8. Many people are calling on Jeb Bush to use his authority as Governor to ignore the current court rulings and take custody of Terri. Governor Bush has been as strong an advocate as this woman has had. I am glad that he did the things he did. I am also glad that he is refraining from violating legal (flawed, but legal) court orders. Again, we should not deteriorate into lawlessness because of a bad ruling from the bench. I respected Judge Moore's position on his now famous 10 Commandments display......... right up to the point that he knowingly violated a federal court order. He should have continued his fight within the law instead of stepping outside of it. I may choose to violate a court order or bad law as a private citizen and accept the outcome of doing so. It is my right and your right to do so. We do not want or need state judges or governors doing so in public matters. The ramifications are too severe.
9. How in the world do we allow a human being to be dehydrated to death? This is apparently a very common solution to "allowing someone to die with dignity." There is no dignity in dehydration. We need to write to our legislators and change our laws so that when someone is going to be allowed to die when they are PVS or brain dead or whatever - they are truly killed in a humane way. If I decided that my dog was PVS and let him "die with dignity" in this way I would be locked up for animal abuse. These laws need changing and we should push our elected representatives to get them changed. If a state assembly passed a law making it possible to carry out the death penalty this way the courts would throw out said law in the blink of an eye.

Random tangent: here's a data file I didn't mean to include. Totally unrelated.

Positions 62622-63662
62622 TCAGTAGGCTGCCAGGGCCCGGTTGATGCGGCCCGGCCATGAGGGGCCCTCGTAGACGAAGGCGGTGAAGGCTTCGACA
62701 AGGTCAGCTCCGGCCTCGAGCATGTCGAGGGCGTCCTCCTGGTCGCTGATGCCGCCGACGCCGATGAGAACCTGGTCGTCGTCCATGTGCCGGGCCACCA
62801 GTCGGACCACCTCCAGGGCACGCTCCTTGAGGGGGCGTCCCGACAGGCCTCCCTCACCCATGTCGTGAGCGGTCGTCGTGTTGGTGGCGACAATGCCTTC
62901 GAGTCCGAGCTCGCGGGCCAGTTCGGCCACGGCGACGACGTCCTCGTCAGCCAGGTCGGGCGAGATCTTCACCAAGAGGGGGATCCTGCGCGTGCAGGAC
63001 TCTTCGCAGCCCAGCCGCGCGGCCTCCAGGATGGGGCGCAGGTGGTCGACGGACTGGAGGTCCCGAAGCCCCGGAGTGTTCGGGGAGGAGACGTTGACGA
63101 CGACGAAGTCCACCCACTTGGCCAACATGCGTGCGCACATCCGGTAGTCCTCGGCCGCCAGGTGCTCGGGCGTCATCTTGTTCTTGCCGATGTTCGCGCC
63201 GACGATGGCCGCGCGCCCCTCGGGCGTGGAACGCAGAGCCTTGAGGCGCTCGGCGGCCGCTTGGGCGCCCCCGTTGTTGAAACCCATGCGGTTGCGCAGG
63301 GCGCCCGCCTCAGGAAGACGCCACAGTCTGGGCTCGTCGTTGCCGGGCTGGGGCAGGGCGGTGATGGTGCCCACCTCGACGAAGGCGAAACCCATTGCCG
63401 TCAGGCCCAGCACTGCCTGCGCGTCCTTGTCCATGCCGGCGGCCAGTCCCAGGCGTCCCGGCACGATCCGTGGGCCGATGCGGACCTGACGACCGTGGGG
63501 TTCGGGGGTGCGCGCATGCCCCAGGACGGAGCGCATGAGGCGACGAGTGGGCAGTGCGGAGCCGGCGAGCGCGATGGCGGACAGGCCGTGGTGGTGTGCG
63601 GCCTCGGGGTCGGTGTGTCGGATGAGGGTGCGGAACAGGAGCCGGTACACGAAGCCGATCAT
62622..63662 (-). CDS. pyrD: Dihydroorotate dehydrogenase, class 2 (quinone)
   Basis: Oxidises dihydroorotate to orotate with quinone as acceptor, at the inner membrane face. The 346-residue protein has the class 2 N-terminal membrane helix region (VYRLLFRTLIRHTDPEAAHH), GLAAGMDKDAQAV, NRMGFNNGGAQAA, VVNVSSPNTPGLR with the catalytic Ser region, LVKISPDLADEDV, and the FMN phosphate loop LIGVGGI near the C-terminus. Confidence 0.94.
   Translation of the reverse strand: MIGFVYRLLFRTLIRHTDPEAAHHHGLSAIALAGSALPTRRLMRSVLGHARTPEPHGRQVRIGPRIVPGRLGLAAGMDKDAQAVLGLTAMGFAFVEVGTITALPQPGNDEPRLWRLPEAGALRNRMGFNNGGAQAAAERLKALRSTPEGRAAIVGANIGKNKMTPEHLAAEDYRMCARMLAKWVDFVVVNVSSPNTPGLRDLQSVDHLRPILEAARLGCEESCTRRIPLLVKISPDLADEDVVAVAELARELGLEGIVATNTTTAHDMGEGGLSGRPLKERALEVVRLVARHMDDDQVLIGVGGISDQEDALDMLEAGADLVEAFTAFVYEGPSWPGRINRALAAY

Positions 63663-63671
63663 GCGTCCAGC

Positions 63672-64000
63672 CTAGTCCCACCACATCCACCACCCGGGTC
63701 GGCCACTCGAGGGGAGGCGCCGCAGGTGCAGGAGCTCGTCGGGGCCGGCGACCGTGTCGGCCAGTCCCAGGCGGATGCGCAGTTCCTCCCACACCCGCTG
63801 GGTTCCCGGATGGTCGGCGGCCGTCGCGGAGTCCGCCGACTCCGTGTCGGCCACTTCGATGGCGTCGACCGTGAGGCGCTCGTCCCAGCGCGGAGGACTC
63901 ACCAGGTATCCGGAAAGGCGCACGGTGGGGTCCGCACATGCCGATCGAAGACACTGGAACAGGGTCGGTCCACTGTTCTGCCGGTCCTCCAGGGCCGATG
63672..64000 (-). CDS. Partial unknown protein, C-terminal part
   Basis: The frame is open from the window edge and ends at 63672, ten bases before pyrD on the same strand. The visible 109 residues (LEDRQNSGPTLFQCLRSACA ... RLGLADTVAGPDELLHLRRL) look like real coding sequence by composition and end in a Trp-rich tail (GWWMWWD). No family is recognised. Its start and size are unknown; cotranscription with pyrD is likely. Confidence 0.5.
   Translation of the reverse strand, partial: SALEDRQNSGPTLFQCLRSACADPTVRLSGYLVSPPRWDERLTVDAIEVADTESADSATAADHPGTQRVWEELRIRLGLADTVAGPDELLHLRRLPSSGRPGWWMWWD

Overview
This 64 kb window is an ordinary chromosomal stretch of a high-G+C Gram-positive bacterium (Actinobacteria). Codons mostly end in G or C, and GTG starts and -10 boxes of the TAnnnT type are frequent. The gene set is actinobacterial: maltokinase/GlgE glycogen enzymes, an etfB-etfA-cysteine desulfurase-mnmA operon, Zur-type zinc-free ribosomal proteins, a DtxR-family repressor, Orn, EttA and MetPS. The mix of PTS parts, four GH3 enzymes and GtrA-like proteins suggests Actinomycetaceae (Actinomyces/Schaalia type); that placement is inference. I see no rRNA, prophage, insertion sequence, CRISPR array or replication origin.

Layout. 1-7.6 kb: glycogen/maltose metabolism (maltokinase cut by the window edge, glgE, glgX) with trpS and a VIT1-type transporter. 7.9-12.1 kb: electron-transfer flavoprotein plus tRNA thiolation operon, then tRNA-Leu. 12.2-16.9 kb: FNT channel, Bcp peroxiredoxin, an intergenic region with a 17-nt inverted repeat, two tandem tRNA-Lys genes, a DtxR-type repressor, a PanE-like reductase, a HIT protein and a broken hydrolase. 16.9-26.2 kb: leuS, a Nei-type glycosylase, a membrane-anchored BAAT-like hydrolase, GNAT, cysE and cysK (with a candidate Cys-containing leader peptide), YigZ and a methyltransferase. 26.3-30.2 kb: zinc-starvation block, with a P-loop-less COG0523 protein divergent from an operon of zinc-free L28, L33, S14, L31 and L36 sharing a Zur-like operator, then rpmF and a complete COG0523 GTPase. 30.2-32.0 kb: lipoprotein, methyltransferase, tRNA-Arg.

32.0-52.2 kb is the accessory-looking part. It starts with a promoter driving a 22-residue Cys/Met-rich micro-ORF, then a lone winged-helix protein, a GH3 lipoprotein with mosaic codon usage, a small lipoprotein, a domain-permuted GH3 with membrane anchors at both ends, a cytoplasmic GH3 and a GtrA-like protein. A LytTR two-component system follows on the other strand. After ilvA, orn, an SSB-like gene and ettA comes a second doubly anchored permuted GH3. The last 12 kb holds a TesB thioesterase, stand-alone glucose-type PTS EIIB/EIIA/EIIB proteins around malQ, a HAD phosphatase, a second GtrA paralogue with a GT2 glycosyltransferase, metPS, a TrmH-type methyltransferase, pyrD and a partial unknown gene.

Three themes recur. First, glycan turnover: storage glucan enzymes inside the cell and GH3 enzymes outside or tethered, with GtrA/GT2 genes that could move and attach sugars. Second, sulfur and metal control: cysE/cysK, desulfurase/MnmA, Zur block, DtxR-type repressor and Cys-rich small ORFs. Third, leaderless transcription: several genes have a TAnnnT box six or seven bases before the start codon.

10. On that note, why are the doctors giving Terri morphine? If she is PVS she wouldn't feel pain. If she isn't in pain why the painkillers? If they are not so sure she is PVS then why is she being allowed to die by dehydration?
11. Should a man (or woman for that matter) be allowed to continue to act as legal guardian to their spouse once they have another de facto marriage with someone else? This is a tough question... much tougher than many claim. If my wife truly believed I was PVS and was trying to carry out my wishes to allow me to pass on would I want her to wait 10 or 15 years to move on with her life? Would I want someone else who might not carry out my wishes to be allowed to get legal custody of me if she did move on? This question seems the hardest one to get my arms around in this whole mess. Like most tough questions the devil is in the details and this is a great example of details that legislatures have a great deal of difficulty getting right. It is too political for our political system.
12. Conservatives are clearly as capable of jumping into the fever swamp as liberals. I am disappointed. I do not like the outcome of this case for the simple reason that I don't think this woman is PVS and I am certain that it hasn't been reasonably proven. We cannot start asking our federal courts to insert themselves into a state court decision because we don't like state law. No system is perfect and the citizens of each state must retain the ability to define their system as they choose (within the bounds of not violating the federal constitutional rights of other citizens of course). FL law clearly has some holes that most Floridians would like to get plugged. Let them work with their elected representatives to do so in constitutional and legal way and not fall into the trap that it is somehow the federal governments business because we don't like the outcome in this one case. Judicial activism is wrong even when the outcome of the case is moral (Brown vs. Board of Ed being the most famous of many cases of conservative activism). If we encourage conservative-minded judges to commit these sins we cannot complain when liberal ones do it. Judges must be forced to simply interpret the law and legislators must be forced to past just and sane laws. Governors must uphold the laws passed by those legislators and interpreted by those judges. Anything less is lawlessness.